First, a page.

Why Computer Science is a failed field #2

I mentioned the phobia against mere experimentation recently, but now I have some more fascinating glimpses into “peer review”. I have some theoretical work I’m trying to finish up and get published somewhere so someone smart can do something with it. It may be junk or not – that’s why we have “peer review” in science. So I send a paper to LATA as something of a first effort. The reviews were negative. Pravda, well Pravda said: it stinks. Oh wait, that was a Tom Lehrer lyric.



Have I mentioned how happy I am to have found a way of earning a living outside of Academia? In any case, here’s the most annoying of the three reviews:

OVERALL RATING: -2 (reject)

The authors discuss well-known methods for specifying Moore machines.
The referee did not find anything new in this paper.
The general direction of this research seems useful.

Certainly a fair comment and one that is pertinent except for one glaring omission – the citation. Perhaps the paper does repeat material that is well known to the expert reviewer and not the poor author. So where is the “for example, Perrin’s 1995 survey describes the same methods” ? Without a citation, the review has a strong flavor of humbug.  But it’s not just the reviewer who comes into question here. The proceedings editor received this review and did not ask for clarification. If I had not seen similar responses to papers written by other people, perhaps I’d be less skeptical.  But I have been in the position of a conference editor where I asked reviewers for citations – and most of the time, the reviewer was not able to substantiate. Why? Because if the reviewer  can substantiate, if she or he really thinks that the paper covers known material, the natural inclination is to point to the known material. Of course, I complained to the conference program committee chairs and got this response.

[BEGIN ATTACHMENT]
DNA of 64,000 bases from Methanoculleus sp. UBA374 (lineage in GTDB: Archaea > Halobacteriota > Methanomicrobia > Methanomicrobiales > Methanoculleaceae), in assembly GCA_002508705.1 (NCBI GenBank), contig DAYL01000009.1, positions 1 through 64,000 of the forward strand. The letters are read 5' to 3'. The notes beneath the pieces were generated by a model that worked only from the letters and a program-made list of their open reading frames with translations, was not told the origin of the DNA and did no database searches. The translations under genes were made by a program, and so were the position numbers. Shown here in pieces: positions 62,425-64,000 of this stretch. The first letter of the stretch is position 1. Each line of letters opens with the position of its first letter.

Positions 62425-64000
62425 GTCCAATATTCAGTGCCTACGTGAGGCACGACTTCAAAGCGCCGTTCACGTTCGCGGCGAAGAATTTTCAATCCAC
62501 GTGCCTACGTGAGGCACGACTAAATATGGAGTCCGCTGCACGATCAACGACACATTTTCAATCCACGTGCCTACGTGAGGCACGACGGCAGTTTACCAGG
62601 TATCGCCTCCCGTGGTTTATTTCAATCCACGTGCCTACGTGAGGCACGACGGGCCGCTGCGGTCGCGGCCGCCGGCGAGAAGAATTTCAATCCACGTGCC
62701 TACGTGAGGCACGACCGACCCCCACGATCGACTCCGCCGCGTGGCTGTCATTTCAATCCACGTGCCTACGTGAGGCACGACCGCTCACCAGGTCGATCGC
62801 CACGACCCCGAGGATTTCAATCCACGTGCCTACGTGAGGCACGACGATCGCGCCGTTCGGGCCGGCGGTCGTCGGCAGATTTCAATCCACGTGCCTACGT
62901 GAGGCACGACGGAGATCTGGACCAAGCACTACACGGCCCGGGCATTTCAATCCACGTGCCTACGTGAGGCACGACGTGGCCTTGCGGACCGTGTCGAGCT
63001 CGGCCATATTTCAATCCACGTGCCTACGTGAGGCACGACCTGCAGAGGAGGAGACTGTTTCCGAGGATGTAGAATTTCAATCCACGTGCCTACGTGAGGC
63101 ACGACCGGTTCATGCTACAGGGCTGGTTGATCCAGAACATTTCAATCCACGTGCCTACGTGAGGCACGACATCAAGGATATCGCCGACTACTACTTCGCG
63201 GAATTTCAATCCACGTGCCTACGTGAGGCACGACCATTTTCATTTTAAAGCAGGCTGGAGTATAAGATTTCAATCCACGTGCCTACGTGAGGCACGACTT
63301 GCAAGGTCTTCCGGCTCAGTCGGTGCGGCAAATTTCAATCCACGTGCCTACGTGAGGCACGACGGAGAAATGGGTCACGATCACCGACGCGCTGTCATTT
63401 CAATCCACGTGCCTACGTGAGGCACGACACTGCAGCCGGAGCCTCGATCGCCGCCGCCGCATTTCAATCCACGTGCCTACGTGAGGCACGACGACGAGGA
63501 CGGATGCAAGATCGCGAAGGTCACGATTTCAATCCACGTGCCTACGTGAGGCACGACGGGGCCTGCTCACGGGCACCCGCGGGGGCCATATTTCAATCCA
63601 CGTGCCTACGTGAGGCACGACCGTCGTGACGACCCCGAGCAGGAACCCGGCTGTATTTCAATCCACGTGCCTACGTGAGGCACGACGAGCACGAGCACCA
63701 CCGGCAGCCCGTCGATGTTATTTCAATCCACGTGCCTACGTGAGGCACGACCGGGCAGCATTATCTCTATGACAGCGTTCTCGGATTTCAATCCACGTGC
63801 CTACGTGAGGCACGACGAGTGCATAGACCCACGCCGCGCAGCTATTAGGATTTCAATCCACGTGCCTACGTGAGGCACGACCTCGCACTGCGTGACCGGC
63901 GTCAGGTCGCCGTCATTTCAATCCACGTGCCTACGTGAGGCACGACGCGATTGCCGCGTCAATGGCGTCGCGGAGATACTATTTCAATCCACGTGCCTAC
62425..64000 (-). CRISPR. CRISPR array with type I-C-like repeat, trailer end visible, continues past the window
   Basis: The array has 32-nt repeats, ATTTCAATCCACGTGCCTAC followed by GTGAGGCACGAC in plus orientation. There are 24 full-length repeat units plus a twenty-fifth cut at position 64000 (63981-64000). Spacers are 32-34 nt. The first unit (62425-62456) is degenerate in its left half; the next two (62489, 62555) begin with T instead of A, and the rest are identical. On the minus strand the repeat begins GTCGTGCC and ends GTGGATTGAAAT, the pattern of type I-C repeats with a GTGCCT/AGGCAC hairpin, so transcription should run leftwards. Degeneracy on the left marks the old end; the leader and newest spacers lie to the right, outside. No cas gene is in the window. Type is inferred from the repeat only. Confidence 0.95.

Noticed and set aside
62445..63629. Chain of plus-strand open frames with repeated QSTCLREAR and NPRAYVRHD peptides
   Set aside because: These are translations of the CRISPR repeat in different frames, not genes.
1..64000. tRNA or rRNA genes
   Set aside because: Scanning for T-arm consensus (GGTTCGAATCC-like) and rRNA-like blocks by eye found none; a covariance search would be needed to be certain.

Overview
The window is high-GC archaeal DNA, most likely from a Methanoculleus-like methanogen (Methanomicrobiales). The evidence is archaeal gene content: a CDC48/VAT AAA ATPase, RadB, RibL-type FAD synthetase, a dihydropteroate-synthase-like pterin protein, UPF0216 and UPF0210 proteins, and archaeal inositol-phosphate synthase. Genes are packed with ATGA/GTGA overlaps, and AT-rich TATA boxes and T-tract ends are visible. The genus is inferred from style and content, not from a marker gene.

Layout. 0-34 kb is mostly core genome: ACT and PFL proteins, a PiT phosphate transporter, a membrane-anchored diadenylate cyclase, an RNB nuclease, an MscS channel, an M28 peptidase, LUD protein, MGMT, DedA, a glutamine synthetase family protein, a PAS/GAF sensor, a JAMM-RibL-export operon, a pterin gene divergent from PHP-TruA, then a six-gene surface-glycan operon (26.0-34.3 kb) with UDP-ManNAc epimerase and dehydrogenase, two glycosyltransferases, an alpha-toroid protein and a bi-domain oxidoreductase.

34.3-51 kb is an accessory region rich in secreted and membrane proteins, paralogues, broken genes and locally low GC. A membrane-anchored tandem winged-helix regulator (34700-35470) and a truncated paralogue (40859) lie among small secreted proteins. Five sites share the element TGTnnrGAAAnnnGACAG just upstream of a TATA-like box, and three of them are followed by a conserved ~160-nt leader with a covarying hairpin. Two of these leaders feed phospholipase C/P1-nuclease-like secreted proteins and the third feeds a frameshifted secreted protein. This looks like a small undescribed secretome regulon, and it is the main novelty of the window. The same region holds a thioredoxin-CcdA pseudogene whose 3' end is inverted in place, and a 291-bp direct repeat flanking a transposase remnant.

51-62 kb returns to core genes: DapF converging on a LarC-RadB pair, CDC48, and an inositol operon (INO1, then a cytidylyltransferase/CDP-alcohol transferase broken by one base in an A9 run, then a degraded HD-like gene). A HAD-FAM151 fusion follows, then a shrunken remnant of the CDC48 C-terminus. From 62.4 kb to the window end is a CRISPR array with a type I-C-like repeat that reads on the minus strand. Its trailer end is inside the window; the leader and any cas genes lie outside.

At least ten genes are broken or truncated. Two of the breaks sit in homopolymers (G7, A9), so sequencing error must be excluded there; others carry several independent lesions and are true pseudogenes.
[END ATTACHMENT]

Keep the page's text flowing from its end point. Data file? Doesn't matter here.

PS: At conferences, there is usually no discussion on acceptance /
non-acceptance with the authors.

I’m not sure about “usually”, but often there is discussion.  For example

In author response, also called rebuttal, reviewers enter their reviews, authors read the reviews, enter a response, and then reviewers make their final decisions. The purpose is to provide authors a forum to correct and directly address issues raised in the reviews.”Improving Publication Quality by Reducing Bias with Double-Blind Reviewing and Author Response” Kathryn S McKinley, The University of Texas at Austin ACM SIGPLAN Notices, 43(8):5–9, August 2008.

See, that is known as a “citation”. I made a statement and then made a reference to backing material so that the reader could look it up.  Was that so hard? Going back to the problem with articles on experimental systems, reviewers who find the data unsurprising should be required to point to the literature that provide the same information. “It’s well known” without backup is offensive to the whole scientific process. If it is well known, then point to where it is explained. If not, then be silent.

I gotta add that this is far from the worst quality review I ever received. The all time star, included something like this: “The author fails to understand that while in a set {a,b} [something], if the ordering is different and the set is {b,a} then …”. But I’m just starting to send out papers again, there’s hope that something even more amusing will appear.

[updated with clarification Feb6]

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